Siri--and all her artificially intelligent peers--are increasingly taking on more tasks for people at home and at work. But as impressive as these digital assistants can be, they're still very much in their infancy.

"I don't think anyone has nailed the user experience yet," warns Jason Cornwell, who leads the team at Google tasked with designing exactly that.

Still, the biggest players in artificial intelligence (A.I.) agree on some important design lessons. Cornwell shared a stage with execs from Slack, Facebook, and Microsoft on Thursday at Fast Company's Innovation Festival in New York City. The group discussed what each respective company has learned about what works--and what doesn't--when building consumer-focused, A.I.-based products.

Here's what the panelists had to say:

1. A.I. should add to the conversation...

Electronic assistants can be extremely useful at saving people time on menial tasks. But to become a can't-live-without tool, an assistant "needs to be interesting enough to add to a group conversation," says Lili Cheng, general manager of Microsoft's Future Social Experiences labs. In other words, the A.I. needs its own personality, instead of being purely reactive. That necessary extra bit of oomph is why Google has hired a team of comedy writers from places like The Onion and Pixar to write dialogue for Google Assistant.

2. ...But it shouldn't be intrusive.

Whether it's a friend, an overbearing presidential candidate, or a computer, nobody likes an interrupter. The group agrees that if A.I. is part of a conversation, it shouldn't butt in out of turn; if it's on a computer or phone, it shouldn't take over your screen or dismiss whatever you're working on. A small pop-up that can be addressed in a moment will suffice. It's a delicate balance, but an important one.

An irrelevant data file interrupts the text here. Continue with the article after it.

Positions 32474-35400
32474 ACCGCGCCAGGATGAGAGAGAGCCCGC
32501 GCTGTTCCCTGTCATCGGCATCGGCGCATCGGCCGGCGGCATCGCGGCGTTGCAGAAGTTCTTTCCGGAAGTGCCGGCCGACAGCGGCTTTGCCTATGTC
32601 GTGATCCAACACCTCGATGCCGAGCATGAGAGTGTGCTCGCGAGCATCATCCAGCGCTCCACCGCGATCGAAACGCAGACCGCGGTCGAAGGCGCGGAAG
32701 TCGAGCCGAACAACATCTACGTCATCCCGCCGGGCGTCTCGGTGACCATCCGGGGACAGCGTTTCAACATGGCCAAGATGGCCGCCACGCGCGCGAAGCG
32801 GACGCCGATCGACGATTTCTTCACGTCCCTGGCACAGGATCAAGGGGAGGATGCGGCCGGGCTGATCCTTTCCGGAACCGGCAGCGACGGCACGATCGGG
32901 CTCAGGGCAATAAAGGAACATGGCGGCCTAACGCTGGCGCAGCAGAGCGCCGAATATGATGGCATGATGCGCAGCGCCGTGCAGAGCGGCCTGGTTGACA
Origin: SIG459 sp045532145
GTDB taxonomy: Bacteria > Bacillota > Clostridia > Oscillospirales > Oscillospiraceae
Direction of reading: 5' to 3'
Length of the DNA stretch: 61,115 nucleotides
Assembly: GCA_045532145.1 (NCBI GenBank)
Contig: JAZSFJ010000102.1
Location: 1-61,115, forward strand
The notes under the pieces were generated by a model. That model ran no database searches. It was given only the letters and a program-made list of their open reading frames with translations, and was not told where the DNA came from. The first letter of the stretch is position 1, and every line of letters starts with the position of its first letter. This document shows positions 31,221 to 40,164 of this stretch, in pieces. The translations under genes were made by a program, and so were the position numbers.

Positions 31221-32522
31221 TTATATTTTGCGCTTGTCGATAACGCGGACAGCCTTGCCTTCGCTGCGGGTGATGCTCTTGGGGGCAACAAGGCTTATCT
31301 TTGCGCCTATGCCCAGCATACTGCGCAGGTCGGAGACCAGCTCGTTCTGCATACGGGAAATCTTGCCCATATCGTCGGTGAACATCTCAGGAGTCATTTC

3. A.I. should feel natural.

"If we're going to spend our lives around these things," Cheng says, "they should be designed around the way we naturally talk." For example, the back button on a browser is useful, but users will (rightly) have higher expectations for something they converse with out loud--so saying "back" to get to a previous option won't fly. Exchanges should flow like regular conversation.

4. It should be clear about what it's doing and what it's capable of.

Several years ago, Gmail introduced a feature that automatically sorted mail into "important" and "unimportant" folders. The A.I. was very accurate, Cornwell says, but users weren't comfortable letting a computer make those decisions if they didn't know the criteria it was using. So Google applied that very same A.I. in a different way, sorting mail into folders based on work, personal, spam, etc.--and users loved it.

Similarly, an A.I. system should set expectations: If users expect a digital assistant to be all-knowing and it turns out not to be, they'll be disappointed. Slack's chatbot, meant to serve as an office assistant, lets you know its limitations when it doesn't understand something: "Sometimes I have an easier time with a few simple keywords."

5. Creators need to be aware of any biases.

"Artificial intelligence is only as smart as the data you feed it," Cheng says. As such, A.I. will reflect the biases of the information it reads. Microsoft learned a tough lesson about this when it created Tay, a chatbot that quickly began spewing racist and profane answers back at the Twitterverse after some users taught it to do just that.

Much of the time, the prejudices won't be so obvious. They might reflect slight biases based on the region, culture, gender, or likes and dislikes of the person who created it. It's important to keep this in mind when creating something intended to be used by a wide audience. In general, the more input, the better--but keep a watchful eye on it.